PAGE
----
Gateway Drug Theory
The gateway drug theory stems from the notion that when a person consumes one psychoactive substance, they’ll be more likely to move on to other potentially more dangerous substances. Anti-drug advocate Dr. Robert DuPont, who served as the Second White House Drug Czar under President Gerald Ford, first introduced the term in the 1980s.
Critics point out that the theory ignores the fact that other more socially-accepted addictive substances such as tobacco, alcohol, and prescription drugs—even sugar and caffeine—are also gateway drugs.
Cannabis access to children serves as both a reason for and against legalization. Throughout the globe, parents of children with life-threatening disorders such as cancer, epilepsy, and multiple sclerosis have fought for their child’s access to cannabis products that improved their quality of life.
On the other hand, some citizens believe that legalizing cannabis will encourage children and teens to smoke weed. However, several studies have concluded that underage cannabis use has not increased in legalized states.
How does a mental illness help answer why is weed illegal? The argument that cannabis “causes” schizophrenia has become more prominent in recent years and contributes to why weed is still illegal. While researchers remain divided over the subject, most experts agree that there are many possible triggers for schizophrenia, and cannabis use is typically just one of a constellation of factors leading a genetically-prone individual to experience a psychotic episode.
Legalization advocates assert that continued prohibition promotes an atmosphere of ignorance and allows the cannabis market to remain unregulated, contributing to the problem. Another valid argument is that people with health conditions that would benefit from cannabis should not be forced into the black market because a small percentage of the population may be at risk of developing schizophrenia after excessive cannabis use.
Racism and Cannabis Prohibition
The idea of using cannabis to suppress undesirable groups of people wasn’t new to the United States. In the Middle Ages, the Catholic church demonized cannabis to turn the populace against the pot-smoking Moors from Africa. During the Mexican Revolution, conservatives of mostly Spanish blood used religion and cannabis to suppress the liberals, many of whom were indigenous.
When alcohol prohibition ended in 1933, the Bureau of Prohibition leader, Harry J. Anslinger, found himself out of a job.
Luckily for Anslinger, several prominent industrialists wanted to remove hemp from the competition and paved the way for Anslinger to spearhead the foundation of the nation’s first Federal Bureau of Narcotics.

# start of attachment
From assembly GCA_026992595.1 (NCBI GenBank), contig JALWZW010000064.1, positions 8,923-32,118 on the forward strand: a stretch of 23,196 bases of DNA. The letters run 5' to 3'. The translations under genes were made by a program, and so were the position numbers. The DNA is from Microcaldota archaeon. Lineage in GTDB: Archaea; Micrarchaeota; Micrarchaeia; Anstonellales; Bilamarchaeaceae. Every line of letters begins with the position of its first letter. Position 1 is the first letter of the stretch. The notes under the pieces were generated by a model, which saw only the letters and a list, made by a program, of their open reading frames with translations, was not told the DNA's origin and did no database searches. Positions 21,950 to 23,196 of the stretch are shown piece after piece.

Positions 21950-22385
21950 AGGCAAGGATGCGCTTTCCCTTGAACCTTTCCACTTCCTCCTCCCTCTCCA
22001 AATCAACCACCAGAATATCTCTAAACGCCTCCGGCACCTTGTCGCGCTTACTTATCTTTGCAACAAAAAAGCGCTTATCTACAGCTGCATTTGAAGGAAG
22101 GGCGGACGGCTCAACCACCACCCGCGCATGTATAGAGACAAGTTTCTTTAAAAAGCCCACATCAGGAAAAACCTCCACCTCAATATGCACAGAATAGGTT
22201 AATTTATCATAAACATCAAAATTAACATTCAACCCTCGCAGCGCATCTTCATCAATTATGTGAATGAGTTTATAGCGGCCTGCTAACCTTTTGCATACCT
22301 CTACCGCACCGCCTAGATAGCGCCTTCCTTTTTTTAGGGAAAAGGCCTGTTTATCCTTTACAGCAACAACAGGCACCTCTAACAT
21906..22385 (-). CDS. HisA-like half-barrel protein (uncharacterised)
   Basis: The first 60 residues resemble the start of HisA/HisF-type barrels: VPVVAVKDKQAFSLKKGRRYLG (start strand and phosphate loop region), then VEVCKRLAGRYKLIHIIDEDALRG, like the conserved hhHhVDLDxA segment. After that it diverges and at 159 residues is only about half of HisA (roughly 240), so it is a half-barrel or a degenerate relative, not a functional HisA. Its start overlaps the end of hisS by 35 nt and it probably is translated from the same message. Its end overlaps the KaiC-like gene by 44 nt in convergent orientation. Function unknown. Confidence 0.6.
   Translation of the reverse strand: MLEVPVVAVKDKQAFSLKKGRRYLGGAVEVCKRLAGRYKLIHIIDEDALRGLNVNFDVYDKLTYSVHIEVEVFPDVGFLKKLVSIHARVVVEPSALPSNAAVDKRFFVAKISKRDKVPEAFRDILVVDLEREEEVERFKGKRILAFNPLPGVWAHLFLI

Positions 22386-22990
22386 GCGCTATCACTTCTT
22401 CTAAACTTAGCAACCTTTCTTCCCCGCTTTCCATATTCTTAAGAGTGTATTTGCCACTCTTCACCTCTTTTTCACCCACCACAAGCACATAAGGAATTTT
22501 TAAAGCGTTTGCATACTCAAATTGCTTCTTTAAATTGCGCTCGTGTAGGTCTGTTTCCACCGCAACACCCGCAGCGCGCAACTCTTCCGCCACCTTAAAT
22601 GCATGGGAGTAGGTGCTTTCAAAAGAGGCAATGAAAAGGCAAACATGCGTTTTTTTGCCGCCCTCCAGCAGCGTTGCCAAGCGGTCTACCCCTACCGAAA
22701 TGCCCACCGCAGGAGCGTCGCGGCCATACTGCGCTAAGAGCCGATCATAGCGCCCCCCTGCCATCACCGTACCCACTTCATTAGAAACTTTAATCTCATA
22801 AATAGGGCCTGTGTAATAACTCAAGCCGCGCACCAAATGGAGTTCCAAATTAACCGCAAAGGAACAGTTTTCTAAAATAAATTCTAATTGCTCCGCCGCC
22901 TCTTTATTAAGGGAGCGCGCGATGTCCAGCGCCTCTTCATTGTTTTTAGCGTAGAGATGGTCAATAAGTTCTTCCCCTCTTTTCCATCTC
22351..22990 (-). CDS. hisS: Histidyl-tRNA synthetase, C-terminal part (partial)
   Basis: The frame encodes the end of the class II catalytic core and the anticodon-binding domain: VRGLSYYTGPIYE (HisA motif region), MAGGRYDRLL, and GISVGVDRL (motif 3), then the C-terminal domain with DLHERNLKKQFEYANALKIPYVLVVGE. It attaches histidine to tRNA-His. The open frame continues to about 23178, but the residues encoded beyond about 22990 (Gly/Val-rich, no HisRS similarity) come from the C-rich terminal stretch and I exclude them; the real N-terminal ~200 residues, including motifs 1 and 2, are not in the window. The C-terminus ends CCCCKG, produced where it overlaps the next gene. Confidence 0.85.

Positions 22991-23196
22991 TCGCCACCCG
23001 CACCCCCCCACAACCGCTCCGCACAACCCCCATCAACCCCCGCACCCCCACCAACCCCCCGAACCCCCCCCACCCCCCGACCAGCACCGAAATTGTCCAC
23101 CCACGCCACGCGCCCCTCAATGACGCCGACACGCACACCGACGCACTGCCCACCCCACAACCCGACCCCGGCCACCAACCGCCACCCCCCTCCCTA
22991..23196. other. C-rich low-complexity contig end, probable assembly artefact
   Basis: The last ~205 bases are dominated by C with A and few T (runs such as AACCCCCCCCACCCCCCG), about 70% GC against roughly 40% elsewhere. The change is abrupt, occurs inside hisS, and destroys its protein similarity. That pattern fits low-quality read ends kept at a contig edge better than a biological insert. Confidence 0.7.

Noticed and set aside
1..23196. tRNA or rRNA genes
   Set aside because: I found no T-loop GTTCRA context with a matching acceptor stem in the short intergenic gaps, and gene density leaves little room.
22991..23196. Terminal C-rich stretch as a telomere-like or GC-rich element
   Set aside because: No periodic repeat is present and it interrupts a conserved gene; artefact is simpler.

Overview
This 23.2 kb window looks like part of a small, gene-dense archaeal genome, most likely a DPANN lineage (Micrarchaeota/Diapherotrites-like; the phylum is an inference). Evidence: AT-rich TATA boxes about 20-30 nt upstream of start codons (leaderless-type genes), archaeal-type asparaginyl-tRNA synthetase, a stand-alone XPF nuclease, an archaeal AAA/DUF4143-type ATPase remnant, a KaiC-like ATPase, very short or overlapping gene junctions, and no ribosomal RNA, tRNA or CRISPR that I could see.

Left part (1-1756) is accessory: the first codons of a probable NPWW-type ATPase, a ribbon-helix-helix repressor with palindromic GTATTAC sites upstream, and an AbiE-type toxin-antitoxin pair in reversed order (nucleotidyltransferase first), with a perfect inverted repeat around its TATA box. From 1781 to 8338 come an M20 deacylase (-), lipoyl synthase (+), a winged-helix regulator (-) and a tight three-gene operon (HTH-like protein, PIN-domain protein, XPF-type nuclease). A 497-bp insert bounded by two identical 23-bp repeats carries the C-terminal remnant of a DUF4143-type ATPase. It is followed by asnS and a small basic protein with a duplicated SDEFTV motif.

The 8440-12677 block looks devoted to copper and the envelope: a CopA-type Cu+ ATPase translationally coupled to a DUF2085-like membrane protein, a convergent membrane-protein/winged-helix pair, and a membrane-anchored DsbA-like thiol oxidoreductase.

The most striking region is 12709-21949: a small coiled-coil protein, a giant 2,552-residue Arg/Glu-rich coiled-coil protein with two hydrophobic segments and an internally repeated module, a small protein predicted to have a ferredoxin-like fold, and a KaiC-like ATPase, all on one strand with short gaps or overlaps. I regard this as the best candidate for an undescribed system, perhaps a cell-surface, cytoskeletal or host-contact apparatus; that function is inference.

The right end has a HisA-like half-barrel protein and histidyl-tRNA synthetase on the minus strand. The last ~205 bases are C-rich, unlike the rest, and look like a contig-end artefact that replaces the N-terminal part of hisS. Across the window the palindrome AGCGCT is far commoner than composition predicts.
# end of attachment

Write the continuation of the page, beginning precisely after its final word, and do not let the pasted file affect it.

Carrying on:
Anslinger was the perfect leader for a propaganda campaign that played on the public’s racist leanings. The campaign, including a now-legendary 1936 film “Reefer Madness,” asserted that consuming marijuana caused insanity, provoked violence, and encouraged white woman to have sex with black men. Anslinger also alleges that marijuana consumption gives Black men the power of a white man. Although, the language he used we will not repeat here.
Anslinger fought for the passage of the Marihuana Tax Act of 1937, which effectively made cannabis illegal and took hemp products off of the market, paving the way for his financial backers from the petrochemical, pharmaceutical, and paper industries.
Corporate pressure has shaped cannabis policy since the beginning of prohibition. The Marijuana Tax Act was passed shortly after the invention of a machine that would make processing hemp much more efficient. The invention got in the way of the plans of petrochemical companies like DuPont, who had hoped to replace traditional hemp rope and textiles with petroleum-based versions.
The new invention also caught the ire of newspaper mogul William Randolph Hearst, a staunch prohibitionist who had just invested a fortune in timber for paper-making. Hearst’s sensationalist newspaper articles played a vital role in exposing the public to Anslinger’s anti-cannabis propaganda.
Industry pressure remains among the reasons we have to ask, why is weed illegal? Lobbyists from industries such as pharmaceuticals, tobacco, alcohol, cotton, and many others influence federal cannabis policy.
Perhaps the most insidious industry influencing U.S. drug law is the country’s vast network of private prisons—which have acted as a means to extend slavery. To this day, African Americans and other people of color are nearly four times more likely to be incarcerated for cannabis convictions even though whites consume cannabis at equal rates. Fortunately, activists are working toward racial equity in legalized cannabis industries.